Share this article

print logo

Onion eases sting pain

Q. My 8-year-old son was stung by a wasp this morning for the first time. He'd found a wasp nest and stood right next to it, screaming at the top of his voice while jumping up and down. Naturally, a wasp stung him on his back through his T-shirt. Considering he was surrounded by hundreds of them, it could have been much worse.

I used cut onion on the sting, and it worked brilliantly. Thanks to the person who suggested scoring the onion, as that got much more juice out and was very effective.

A. Freshly cut onion contains an enzyme that breaks down inflammatory compounds responsible for the pain of a wasp sting.

* * *

Q. I am on a very low-fat diet. Breakfast is bread and hot water. Lunch is oats and a banana with more hot water. Dinner is a green salad with tomatoes, no dressing and chicken sausage. Why is my blood sugar climbing?

A. You may have developed insulin resistance because of your high-carbohydrate diet. Bread, oats and bananas raise blood sugar and stimulate the pancreas to produce insulin. Eventually cells stop responding normally to insulin and blood sugar rises. You may wish to reconsider your low-fat, high-carb approach, as research now shows that this can raise triglycerides as well as blood sugar.

* * *

Q. The California raisin producers should hire me, since I irritate my friends and neighbors by yapping nonstop about gin-soaked raisins. After reading an article on your website about unflavored gelatin, I added that to my regimen. Now I wax enthusiastic about that as well. I take glucosamine-chondroitin, too.

My aging canine best buddy was developing a limp. I fed him gelatin and glucosamine-chondroitin, and, by golly, the limp is gone, and he can chase a ball. You might attribute my results to a placebo effect but not my dog's. He can't read.

Before all this, my condition had deteriorated to the point where I was in serious pain. Not anymore. The effect is not instantaneous, but it is worth a try before surgery or other invasive procedures.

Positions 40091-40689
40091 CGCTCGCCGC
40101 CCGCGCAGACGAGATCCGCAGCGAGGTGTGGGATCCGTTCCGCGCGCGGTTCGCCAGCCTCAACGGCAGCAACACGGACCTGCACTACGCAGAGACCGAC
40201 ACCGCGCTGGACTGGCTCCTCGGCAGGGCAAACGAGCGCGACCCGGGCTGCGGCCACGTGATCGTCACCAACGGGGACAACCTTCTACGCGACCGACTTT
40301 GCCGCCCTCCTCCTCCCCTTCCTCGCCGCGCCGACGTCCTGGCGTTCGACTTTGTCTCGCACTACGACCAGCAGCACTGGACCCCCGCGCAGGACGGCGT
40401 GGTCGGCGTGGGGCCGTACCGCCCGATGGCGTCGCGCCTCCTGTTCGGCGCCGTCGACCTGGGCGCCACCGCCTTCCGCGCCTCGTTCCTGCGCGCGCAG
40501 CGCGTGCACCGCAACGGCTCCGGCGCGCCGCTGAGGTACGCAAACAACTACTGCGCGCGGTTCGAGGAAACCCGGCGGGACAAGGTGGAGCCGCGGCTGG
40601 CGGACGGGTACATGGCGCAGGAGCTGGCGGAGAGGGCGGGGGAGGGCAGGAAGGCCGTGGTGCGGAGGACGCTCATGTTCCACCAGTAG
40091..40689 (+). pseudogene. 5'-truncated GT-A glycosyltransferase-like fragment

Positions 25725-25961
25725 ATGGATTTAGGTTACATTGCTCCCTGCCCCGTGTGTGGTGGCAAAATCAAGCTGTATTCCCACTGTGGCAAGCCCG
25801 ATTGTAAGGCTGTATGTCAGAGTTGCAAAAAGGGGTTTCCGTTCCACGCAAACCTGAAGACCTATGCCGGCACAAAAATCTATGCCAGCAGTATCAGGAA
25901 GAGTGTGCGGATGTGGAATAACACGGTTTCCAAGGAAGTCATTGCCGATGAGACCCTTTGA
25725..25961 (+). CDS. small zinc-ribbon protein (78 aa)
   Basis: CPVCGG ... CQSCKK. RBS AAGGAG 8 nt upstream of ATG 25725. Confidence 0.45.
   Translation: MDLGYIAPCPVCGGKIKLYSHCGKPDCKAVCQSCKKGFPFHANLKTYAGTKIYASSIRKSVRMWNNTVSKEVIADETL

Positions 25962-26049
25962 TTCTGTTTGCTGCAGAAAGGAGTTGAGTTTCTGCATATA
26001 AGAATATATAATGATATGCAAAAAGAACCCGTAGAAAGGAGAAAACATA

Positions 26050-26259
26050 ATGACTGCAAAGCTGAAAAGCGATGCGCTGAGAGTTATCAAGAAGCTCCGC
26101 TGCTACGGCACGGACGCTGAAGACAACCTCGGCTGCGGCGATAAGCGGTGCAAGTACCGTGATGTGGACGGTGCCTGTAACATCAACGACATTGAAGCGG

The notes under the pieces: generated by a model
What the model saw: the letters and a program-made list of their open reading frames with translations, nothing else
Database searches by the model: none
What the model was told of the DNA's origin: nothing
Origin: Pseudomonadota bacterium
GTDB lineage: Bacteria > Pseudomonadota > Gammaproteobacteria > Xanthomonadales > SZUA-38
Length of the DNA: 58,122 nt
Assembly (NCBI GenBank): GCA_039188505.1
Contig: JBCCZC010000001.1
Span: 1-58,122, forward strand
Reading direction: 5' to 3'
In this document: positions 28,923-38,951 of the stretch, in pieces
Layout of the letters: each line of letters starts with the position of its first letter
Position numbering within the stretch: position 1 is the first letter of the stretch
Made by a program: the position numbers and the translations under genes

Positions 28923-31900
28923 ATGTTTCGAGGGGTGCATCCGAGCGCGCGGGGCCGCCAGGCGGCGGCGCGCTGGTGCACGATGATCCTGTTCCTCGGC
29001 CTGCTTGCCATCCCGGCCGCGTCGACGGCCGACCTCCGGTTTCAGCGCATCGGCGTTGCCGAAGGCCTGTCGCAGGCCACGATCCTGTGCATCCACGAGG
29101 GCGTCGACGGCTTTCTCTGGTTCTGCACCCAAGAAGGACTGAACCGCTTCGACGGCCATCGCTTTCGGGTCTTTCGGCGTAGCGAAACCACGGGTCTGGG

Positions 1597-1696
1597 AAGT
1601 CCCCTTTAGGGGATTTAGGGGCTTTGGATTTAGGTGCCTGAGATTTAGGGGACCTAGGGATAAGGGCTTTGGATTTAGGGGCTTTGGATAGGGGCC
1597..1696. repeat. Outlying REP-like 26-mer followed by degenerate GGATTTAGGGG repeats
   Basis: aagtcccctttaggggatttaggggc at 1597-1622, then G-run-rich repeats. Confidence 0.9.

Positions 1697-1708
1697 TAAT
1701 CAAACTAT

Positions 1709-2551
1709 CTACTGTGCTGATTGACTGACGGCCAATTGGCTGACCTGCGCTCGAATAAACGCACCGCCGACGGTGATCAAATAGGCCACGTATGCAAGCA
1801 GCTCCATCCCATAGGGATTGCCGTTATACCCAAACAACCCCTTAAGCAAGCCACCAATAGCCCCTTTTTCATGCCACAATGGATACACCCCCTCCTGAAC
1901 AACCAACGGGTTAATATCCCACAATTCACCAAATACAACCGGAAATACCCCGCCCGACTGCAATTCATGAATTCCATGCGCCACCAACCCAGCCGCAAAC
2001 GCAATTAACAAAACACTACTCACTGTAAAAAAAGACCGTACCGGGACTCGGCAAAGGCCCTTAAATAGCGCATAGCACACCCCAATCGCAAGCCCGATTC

A. We're glad you didn't try the gin-soaked raisins on your dog. Raisins are quite dangerous for dogs, but veterinarians have been prescribing glucosamine for stiff canine joints for a long time.

We have seen no research on the effects of taking unflavored gelatin, but other readers attest that it can help alleviate joint pain.

For more remedies to ease aches and pains, we are sending you our Guide to Alternatives for Arthritis with details about herbs like turmeric, boswellia and ginger as well as answers to FAQs about preparing the raisins. Anyone who would like a copy, please send $3 in check or money order with a long (No. 10), stamped (64 cents), self-addressed envelope to: Graedons' People's Pharmacy, No. AA-2, P.O. Box 52027, Durham, NC 27717-2027. It also can be downloaded for $2 from our website:

* * *

Q. I have had warts on my nail bed and three fingers for a year. I had them frozen and painfully burned off by my dermatologist, to no avail.

I went through several bottles of Compound W and similar products, but none worked.

My husband saw Dr. Oz recommend banana peel for warts, and I have been using it all week. I am happy to report that this is working for me. Every morning, the warts look better, and one is completely gone. My only regret is having spent almost $300 at the dermatologist for nothing.

A. Readers report that taping the fleshy part of a banana peel to a wart can be helpful. Thanks for your story.

There are no comments - be the first to comment